Study Sheets

Every day when I teach my students, part of my “getting ready to teach ritual” includes the creation of a study sheet for each student.

These study sheets are created in Word and are taylored to each individual student. They are made with tables and have seven check boxes so that they can mark off their practice with a pencil.

I do this because I am forgetful and can’t remember what I have assigned unless it is printed out for me. It isn’t fair for the students practice something hard all week only to have me forget to ask them to show me their work.

I update the study sheets after the lessons with the new things I have assigned and the things we have worked on in the lesson. I keep all of their old study sheets so I can track their progress. This helps me make better diagnostic decisions because I have a history of what they were doing last year or six months ago. The study sheets are numbered so I know how many lessons they have had.

Study sheets begin with a listening assignment. Even though they buy the Suzuki CD’s, I burn specific listening CD’s with each song three times in a row and sometimes extra listening such as Waltz from Tchaikovsky’s Serenade. I decorate their CD’s and they are the colorful. They need to listen to their CD for more than twice as long as they practice so that their model will be strong.

Then the progression on the study sheet is tone study, reading, review, current piece and main point. We follow that order in the lesson. What you teach in the lesson is how they will practice at home, so we must follow that order in order to set them up for success.

Tone study is detailed. The basic things to focus on are a roundness of sound and a relaxed arm and hand with a strong Panda thumb. Each student is studying a different point with their tone, so I know where they are studying and we work for about 5 to 10 minutes on tone first.

I used to put reading at the end of the lesson, but then it would get ignored so I put it after tone study now. I teach reading from “I Can Read Music” and “Adventures in Music Reading“. Also some students play in orchestras at school, so I help them with their orchestra music at this time.

Unfortunately I have lowered my standards for review. I used to insist that students play every single song that they knew every day until they were in Book 4. Now as early as Book 2 I am dividing up their review so they play half of the songs one day and the other half the next. This makes a complicated table chart for their songs (I type each song and the main point for them to focus on while playing it). I guess I have just found it to be much more successful to have them playing each song well rather than mindlessly playing them all. But maybe we will have a review revival, who knows. Review develops ability. You raise your level of playing with a piece you already know. They play along with the CD’s for tempo, tone and musical sensitivity.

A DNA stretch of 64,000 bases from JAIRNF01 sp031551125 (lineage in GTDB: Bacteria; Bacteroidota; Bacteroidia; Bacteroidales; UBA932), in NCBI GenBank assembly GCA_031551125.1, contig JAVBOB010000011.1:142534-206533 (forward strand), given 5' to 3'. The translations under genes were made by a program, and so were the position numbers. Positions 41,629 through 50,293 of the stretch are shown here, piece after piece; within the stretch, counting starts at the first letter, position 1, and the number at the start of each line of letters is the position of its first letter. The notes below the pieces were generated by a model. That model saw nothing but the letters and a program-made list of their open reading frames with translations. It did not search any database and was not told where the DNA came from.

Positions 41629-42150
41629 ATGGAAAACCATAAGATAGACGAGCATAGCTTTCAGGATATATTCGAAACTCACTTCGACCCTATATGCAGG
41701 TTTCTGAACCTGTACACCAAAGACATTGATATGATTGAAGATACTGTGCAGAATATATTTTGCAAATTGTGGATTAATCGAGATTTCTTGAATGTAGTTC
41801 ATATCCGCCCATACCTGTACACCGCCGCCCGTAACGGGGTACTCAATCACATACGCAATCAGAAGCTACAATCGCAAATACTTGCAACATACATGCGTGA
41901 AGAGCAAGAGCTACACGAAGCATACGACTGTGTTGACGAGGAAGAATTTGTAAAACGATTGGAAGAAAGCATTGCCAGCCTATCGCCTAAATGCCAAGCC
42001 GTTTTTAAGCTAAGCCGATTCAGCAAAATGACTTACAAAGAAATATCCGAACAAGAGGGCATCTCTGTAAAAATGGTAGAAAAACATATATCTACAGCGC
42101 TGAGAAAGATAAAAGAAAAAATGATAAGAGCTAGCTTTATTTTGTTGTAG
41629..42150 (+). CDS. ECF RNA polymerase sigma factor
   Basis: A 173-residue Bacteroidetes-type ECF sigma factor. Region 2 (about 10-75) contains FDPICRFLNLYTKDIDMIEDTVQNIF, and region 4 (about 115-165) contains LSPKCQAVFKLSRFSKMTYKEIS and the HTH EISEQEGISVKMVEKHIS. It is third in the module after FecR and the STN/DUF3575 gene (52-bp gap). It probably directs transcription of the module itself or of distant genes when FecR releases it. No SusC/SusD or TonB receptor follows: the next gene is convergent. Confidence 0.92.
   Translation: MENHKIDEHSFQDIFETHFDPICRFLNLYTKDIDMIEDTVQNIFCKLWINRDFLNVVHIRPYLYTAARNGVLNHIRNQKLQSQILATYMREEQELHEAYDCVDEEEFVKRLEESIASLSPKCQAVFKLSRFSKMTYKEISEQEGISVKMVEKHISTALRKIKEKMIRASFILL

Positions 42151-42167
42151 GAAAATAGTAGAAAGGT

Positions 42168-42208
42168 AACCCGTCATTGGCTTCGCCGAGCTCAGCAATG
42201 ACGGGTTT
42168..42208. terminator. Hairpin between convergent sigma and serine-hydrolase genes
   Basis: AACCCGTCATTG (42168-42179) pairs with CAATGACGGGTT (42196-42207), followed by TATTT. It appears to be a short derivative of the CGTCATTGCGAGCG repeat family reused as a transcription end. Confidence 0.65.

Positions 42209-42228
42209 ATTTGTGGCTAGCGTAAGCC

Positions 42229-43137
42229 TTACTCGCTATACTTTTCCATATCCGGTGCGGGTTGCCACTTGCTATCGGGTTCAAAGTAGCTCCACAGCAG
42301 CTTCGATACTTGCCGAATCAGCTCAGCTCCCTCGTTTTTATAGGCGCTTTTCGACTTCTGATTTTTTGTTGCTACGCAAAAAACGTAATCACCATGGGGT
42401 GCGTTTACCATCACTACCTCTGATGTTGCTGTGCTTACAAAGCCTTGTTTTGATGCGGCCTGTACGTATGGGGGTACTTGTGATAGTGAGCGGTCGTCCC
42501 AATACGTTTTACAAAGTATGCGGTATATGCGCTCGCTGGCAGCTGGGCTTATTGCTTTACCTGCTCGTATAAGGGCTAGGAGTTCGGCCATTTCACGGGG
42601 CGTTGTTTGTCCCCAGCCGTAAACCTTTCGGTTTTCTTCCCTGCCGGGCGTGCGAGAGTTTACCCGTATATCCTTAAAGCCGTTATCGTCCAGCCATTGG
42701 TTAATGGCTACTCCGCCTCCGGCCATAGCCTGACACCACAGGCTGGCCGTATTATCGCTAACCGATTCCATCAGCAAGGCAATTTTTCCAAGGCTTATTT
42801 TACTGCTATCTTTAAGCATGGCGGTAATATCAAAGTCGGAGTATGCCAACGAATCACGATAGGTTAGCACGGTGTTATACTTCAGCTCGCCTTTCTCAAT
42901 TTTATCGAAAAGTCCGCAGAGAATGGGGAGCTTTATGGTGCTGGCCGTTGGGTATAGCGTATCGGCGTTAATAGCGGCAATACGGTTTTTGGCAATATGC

We spend the least amount of time on the current piece.

The main point is the one thing that would most help their overall progress. It is the thing they should focus on all week and usually we have the same main point for several weeks in a row until it is mastered.

I put a picture at the top of almost every study sheet. I don’t remember how this tradition got started. The students love to come in the studio and look at their study sheet on the music stand and see their new picture. I usually find a photo on flickr. One of my students really likes guinea pigs, so I find cute photos of guinea pigs to put at the top of her study sheet. Another one likes llamas. Sometimes I find excellent photos of violins. Around this time of year I just do a generic search for “Happy Thanksgiving” or “Turkey” in google images and find something appropriate there. I traded violin lessons for a good color printer so the images look nice. I also have a scanner for scanning music and I can print out things for my students very quickly. My computer is in the studio.

I also make lucky dip cards with images. They pick a card out of a bowl and play that song and when they pick the “big hit” they can choose whatever song they would like to play. I was shocked yesterday when one of my boy students (the one who liked the popcorn) said that for the big hit he would like to play Gossec Gavotte! (He’s on Musette in Book 2)

I have a music program and I have the preview spots all typed out (like the famous 16th notes of Gossec Gavotte – I call that the “hot spot”). While in my music program, with the music I want to copy showing on the screen, I push the “print screen” button (to the upper right on the keyboard) and then open a image editor like photoshop or fireworks, create new, then paste the music into a document. Then I insert the picture of the music right into their study sheet. It sounds complicated, but I only need to do it once for each preview spot since the previews are the same for everyone. This is very handy for everyone to have the previews right there on their Study Sheet.

The students have notebooks for their study sheets. I don’t know if they keep them all. But I do look at them to see if they practiced. Kurt Sassmannshaus said that if the students don’t mark their study sheet, they are definitely not practicing so I use that as a general rule for understanding how much time they actually spend on their instrument at home. I continue to make study sheets even for those who don’t practice. Maybe they will begin to practice one day…

If you would like to see a sample study sheet, please write email to me at suzanne{@}aros.net.

Also, here is a 100 days of practice chart.

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